Arts in Harmony: An Art Gallery’s Musical Heritage at the Royal College of Music
The museum in the Royal College of Music is hosting a new exhibition to honour the lives and work of the émigré musicians who greatly contributed to classical music in Britain. The collection forms part of the celebrations marking the centenary year for the opening of Ben Uri, a gallery containing the world’s most distinguished body of work by artists of European Jewish descent.
Arts in Harmony: An Art Gallery’s Musical Heritage showcases artefacts once belonging to musicians who fled Nazi persecution from 1933-1945. The small collection aims to shed light on both their personal stories and the extent to which they influenced music during the war years. The exhibition shows how European artists remain a major part of British musical heritage. For instance, Piano Recital (1946) is included, a piece by German-born composer and former student at the Royal College of Music, Franz Reizenstein. He later interned on the Isle of Man in 1940 where he “helped keep the music alive”.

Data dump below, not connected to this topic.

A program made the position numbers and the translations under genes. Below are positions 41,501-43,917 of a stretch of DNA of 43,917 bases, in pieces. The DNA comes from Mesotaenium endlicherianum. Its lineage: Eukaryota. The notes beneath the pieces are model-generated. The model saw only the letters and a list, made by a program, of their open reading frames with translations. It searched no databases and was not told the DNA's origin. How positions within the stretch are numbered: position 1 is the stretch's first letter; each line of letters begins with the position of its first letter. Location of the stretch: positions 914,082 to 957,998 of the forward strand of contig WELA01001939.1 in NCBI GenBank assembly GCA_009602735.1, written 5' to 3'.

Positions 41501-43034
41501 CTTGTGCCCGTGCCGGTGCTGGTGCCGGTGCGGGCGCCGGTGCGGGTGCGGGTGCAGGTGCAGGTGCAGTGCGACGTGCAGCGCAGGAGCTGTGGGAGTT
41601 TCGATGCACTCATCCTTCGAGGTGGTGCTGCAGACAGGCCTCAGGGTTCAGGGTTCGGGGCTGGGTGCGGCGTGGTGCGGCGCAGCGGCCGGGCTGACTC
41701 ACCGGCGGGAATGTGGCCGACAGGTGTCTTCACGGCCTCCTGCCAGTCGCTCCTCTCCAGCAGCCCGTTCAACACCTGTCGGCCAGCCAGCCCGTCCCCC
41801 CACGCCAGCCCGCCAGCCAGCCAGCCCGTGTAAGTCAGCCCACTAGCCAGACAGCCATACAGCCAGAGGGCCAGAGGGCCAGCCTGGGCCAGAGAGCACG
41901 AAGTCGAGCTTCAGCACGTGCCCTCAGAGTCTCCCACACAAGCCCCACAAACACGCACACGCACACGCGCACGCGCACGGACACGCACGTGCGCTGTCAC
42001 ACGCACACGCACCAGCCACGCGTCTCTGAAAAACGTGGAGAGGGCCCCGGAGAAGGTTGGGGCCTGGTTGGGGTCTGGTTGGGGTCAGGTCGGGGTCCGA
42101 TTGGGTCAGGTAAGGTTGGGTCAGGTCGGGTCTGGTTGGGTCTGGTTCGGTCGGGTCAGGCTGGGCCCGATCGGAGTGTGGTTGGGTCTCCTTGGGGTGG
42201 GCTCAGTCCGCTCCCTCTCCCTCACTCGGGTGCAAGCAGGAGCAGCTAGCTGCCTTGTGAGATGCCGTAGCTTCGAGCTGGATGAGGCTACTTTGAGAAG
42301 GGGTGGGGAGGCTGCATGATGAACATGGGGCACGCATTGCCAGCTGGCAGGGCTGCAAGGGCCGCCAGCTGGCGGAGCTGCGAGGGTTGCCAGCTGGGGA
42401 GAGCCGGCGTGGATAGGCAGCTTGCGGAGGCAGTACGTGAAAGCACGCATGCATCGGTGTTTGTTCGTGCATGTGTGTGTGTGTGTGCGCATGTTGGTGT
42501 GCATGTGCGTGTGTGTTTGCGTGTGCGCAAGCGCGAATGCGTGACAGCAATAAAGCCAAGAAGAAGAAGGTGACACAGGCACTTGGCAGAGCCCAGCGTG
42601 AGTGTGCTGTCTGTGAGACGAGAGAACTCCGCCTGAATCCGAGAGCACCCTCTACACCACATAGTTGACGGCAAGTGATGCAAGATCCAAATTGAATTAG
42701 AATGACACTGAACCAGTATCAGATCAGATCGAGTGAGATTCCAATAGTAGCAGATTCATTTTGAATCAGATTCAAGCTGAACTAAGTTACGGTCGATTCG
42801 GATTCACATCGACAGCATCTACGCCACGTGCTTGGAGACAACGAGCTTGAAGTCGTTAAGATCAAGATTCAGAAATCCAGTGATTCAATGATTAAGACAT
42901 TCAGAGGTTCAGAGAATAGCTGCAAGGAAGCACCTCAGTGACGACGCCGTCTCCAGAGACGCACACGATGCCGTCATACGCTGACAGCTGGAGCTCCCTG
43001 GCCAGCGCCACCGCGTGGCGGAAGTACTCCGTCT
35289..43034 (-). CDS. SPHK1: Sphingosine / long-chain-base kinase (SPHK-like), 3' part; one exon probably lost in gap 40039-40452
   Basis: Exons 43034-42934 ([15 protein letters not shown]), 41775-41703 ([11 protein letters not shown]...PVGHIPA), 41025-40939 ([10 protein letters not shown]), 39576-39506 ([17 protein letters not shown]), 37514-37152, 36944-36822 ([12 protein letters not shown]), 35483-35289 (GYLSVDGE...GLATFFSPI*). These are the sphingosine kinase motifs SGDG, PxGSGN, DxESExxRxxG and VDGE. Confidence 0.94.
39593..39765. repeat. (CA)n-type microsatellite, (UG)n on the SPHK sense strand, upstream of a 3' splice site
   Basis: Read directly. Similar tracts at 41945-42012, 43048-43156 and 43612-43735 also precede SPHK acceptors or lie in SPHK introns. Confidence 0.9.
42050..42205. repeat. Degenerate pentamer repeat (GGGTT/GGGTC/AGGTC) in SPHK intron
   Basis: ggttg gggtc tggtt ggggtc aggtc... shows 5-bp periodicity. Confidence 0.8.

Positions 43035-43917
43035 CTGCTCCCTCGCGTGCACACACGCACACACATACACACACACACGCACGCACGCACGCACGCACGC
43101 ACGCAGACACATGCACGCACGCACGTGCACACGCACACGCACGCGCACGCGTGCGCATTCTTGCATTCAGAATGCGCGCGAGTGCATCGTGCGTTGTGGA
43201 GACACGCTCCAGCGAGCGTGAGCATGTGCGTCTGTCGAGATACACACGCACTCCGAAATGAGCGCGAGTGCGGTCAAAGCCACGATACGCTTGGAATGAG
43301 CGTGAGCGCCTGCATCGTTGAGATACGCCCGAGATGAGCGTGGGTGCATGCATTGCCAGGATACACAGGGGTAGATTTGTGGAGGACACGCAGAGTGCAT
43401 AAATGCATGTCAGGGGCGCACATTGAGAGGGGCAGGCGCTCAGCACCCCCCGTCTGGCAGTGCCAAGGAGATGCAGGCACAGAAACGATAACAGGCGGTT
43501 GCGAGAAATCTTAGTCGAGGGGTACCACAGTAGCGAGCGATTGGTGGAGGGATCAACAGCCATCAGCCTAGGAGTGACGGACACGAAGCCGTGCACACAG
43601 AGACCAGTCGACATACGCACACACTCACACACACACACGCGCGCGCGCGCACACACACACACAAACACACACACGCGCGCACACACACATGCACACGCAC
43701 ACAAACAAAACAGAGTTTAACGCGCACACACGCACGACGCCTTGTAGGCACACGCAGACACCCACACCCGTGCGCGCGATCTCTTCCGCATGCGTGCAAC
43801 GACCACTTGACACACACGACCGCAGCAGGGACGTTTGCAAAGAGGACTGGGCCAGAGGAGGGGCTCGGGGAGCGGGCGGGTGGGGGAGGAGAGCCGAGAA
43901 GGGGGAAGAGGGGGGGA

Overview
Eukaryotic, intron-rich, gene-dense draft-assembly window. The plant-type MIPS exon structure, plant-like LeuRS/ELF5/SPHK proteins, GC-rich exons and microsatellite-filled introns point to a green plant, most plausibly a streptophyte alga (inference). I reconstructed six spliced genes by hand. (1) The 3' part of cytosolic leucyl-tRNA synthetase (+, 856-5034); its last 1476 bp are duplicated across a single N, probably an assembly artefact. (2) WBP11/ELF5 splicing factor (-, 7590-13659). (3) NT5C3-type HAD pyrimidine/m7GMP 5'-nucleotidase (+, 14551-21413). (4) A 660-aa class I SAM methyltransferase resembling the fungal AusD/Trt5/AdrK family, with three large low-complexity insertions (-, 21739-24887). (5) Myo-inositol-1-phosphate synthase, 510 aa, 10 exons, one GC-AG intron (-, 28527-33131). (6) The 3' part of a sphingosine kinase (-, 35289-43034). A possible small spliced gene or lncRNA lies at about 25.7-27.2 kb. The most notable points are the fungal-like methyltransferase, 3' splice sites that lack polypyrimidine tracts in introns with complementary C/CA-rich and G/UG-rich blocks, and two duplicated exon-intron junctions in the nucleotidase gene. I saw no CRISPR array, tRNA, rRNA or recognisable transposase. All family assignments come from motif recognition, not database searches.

Along with concert programmes and recital flyers from the 1920s and 30s, paintings are exhibited that contextualise the whole display. Daniel Moiseiwitsch’s The Pianist and Josef Herman’s Musicians – both pen and ink on paper – capture the mood of the era. The main attraction is Issac Lichtenstein’s The Blind Fiddler from 1924, a beautiful oil painting with a strong Cubism influence. It works as another example of the impact European movements had on British arts.
The exhibition follows Ben Uri Gallery and Museum from its original home in Marylebone in 1943, to its new place on Dean Street in Soho in 1964. It has now finally settled on Boundary Road. The museum itself boasts more than 1,300 works, and while Arts in Harmony displays only a select few, Ben Uri holds many more pieces from artists of Jewish descent.
This is an exhibition with a theme ideal for those with some previous knowledge on the topic and an interest in war-time classical music. Though it is a good place to start, the highly selective nature of the collection certainly leaves viewers asking for more.
Arts in Harmony: An Art Gallery’s Musical Heritage is on at the RCM Museum of Music from 28th April until 29th August 2015, for further information visit here.